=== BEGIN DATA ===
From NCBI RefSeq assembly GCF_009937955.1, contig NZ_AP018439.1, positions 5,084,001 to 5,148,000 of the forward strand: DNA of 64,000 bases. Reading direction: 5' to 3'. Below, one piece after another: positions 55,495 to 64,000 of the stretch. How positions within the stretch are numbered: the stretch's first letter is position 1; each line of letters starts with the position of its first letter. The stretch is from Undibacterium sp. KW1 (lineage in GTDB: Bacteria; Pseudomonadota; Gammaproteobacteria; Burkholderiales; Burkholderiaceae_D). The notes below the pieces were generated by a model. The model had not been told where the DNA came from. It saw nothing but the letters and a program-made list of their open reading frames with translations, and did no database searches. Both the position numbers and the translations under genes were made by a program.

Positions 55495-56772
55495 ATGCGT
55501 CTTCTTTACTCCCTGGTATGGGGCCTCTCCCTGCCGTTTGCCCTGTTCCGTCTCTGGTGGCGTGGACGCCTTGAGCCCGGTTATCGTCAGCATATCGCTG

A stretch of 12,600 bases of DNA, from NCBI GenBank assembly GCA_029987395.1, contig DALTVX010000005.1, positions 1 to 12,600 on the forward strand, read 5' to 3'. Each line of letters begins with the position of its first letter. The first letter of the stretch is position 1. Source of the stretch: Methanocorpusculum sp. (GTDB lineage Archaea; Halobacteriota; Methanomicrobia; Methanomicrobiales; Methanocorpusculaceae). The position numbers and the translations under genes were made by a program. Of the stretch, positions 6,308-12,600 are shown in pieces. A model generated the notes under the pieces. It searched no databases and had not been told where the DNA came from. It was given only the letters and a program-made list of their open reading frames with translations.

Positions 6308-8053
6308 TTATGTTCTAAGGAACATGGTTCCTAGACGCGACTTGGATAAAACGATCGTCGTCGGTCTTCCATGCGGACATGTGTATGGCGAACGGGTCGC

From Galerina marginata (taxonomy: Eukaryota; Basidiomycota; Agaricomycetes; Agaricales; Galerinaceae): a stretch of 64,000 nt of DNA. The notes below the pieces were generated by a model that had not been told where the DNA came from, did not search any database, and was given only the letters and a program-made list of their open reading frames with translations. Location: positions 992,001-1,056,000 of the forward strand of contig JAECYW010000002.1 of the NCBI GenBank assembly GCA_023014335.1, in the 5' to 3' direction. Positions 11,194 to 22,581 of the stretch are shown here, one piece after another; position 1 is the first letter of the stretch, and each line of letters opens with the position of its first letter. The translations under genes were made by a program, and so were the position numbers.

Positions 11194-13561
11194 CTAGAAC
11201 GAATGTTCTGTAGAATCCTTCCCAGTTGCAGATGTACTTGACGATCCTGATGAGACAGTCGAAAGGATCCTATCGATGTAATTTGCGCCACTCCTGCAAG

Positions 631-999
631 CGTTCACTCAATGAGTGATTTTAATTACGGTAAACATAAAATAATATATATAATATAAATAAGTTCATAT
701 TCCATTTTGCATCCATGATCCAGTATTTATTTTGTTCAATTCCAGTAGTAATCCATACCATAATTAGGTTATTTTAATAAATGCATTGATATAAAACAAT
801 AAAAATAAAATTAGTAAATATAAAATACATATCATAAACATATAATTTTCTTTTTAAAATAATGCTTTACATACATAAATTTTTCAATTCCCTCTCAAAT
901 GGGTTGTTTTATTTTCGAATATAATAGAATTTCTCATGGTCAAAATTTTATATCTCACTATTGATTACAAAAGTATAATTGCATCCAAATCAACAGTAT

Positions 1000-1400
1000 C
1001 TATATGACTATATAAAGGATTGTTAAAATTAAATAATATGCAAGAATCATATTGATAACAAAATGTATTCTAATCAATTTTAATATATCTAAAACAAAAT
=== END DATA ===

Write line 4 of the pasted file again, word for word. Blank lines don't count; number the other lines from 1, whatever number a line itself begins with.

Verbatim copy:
55501 CTTCTTTACTCCCTGGTATGGGGCCTCTCCCTGCCGTTTGCCCTGTTCCGTCTCTGGTGGCGTGGACGCCTTGAGCCCGGTTATCGTCAGCATATCGCTG